What’s life like for people between the ages of 18 and 35 in the Boothbay Region of Maine? Through Rotary, young people take on leadership positions that expand their skills while they serve. Rotary does more than help during a crisis like COVID-19; it provides experiences that translate into a better future in any career. Continue reading

Hybrid meetings keep all members engaged

Hybrid meeting setup

A hybrid meeting setup with a webcam on a dampened tripod, a laptop, and a projector.

By Patrick Eakes, Zone 33 Rotary Coordinator

Patrick Eakes

Patrick Eakes

In our area, the global pandemic arrived like an unwelcome dinner guest. Within a matter of days after the first local case of COVID-19, my Rotary club’s meeting location closed, and gatherings of 50 or more people were prohibited (my club has over 100 members). Face-to-face Rotary meetings came to an almost immediate halt.

David Stovall and Stephanie Urchick, Rotary International Directors, and Director-elect Peter Kyle immediately set up online meetings for all Rotary members in Zones 33 and 34 to attend. They held these meetings twice each week and posted recordings on social media, setting an explicit example for district and club leaders of how they could maintain and strengthen the engagement of Rotary members even during a pandemic. Continue reading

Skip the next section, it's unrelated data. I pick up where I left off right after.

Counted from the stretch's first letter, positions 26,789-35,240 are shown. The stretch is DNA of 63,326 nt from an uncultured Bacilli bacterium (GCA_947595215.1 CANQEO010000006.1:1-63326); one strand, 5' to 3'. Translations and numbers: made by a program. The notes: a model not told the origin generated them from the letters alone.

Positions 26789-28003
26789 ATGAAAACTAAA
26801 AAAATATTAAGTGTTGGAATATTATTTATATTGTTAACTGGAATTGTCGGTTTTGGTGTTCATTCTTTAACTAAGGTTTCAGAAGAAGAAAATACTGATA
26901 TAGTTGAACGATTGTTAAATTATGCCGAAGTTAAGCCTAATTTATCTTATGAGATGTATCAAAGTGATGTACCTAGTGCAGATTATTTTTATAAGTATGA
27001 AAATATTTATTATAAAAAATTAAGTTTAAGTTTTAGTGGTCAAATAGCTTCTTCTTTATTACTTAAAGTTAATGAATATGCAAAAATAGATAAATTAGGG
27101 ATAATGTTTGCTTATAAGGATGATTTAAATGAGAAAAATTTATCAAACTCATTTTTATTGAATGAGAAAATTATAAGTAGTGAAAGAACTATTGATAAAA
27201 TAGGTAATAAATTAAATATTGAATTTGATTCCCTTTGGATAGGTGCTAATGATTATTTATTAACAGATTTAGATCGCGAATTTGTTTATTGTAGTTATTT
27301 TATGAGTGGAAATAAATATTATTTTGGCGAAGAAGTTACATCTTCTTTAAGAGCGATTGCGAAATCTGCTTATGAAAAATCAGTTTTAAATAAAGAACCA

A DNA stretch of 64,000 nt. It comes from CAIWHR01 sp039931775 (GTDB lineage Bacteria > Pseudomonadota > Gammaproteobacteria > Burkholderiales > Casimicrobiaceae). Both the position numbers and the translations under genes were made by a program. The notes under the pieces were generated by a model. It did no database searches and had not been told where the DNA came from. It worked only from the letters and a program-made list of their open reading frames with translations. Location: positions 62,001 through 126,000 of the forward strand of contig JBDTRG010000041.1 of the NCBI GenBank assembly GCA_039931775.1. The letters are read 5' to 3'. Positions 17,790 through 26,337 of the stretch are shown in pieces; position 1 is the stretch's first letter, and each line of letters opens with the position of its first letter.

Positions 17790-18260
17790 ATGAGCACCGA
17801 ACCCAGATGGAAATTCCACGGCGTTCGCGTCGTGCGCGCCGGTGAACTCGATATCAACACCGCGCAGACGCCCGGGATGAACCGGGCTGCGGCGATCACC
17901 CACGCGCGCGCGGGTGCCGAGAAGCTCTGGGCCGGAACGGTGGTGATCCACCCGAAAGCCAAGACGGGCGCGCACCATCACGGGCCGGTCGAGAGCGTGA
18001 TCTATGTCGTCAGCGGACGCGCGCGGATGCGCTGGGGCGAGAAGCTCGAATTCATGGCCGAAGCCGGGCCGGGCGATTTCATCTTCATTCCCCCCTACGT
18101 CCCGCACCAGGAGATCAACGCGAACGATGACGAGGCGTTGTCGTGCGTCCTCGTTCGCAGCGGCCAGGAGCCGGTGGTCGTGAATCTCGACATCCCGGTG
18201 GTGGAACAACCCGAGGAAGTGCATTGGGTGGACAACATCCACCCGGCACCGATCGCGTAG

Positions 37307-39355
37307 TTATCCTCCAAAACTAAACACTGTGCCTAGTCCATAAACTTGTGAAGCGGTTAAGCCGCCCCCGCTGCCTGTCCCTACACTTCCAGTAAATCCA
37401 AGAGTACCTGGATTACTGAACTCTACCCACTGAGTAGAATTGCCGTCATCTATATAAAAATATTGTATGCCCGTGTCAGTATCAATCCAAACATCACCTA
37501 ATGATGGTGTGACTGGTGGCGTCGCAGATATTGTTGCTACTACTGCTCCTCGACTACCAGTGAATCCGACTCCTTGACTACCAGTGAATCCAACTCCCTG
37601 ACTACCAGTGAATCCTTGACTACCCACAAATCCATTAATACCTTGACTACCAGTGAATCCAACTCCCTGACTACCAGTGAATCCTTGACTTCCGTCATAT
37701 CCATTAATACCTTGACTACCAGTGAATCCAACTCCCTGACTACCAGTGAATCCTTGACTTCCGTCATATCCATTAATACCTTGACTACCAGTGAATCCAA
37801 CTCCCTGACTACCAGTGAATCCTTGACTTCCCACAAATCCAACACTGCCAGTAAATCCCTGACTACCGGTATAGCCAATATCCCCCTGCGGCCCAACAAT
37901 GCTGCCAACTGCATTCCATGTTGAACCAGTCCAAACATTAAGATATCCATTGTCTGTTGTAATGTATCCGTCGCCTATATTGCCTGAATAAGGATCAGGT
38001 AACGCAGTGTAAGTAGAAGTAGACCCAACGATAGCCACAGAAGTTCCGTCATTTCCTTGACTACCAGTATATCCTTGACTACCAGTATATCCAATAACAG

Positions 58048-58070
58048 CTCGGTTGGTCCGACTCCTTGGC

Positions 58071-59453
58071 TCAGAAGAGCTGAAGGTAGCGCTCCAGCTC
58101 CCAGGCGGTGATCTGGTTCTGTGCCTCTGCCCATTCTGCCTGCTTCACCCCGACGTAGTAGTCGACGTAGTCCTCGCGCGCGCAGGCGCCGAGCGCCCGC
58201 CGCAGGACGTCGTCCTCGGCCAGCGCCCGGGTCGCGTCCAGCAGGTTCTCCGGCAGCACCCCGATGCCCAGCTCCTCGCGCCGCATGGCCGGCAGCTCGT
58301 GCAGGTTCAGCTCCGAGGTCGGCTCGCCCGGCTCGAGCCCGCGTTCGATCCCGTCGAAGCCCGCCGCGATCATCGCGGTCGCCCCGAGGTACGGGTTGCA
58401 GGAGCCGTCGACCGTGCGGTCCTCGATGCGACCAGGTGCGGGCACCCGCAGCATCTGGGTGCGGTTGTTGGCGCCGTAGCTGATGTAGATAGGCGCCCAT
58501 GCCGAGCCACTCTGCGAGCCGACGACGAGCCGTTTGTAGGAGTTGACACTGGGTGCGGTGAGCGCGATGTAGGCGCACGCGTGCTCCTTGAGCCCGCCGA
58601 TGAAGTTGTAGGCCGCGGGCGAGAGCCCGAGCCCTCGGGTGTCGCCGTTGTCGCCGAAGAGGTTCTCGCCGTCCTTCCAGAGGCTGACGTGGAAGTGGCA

If you can’t find a club, start one

Rudy Balmater

Rudy Balmater

By Rudy C. Balmater, membership committee chair, Rotary Club of Jakarta Gambir, Indonesia

In early 2019, I received an online membership inquiry from Dicky Armando, who lived in Pontianak in the Indonesian province of West Kalimantan. Pontianak is about 735 kilometres away from Jakarta and reachable by airplane in less than two hours. For many years, there has never been a Rotary presence in Pontianak. I realized that this was an opportunity to expand Rotary’s presence on the biggest island of Indonesia. Continue reading

Finding my life’s meaning in Rotary, Toastmasters

David and Judy Jones

David Jones and his wife, Judy, in San Francisco in 2006.

By David Jones, president-elect of the Rotary Club of Upper Arlington/Grandview (TriVillage), Columbus, Ohio, USA

In 2008, my world changed when my wife of 29 years was killed by an impaired driver. She was returning from a college visit with our 17-year-old daughter. My life revolved around Judy and our four children (Anne, Michael, Geoffrey, and Lara). We were so close that it felt like I had died too.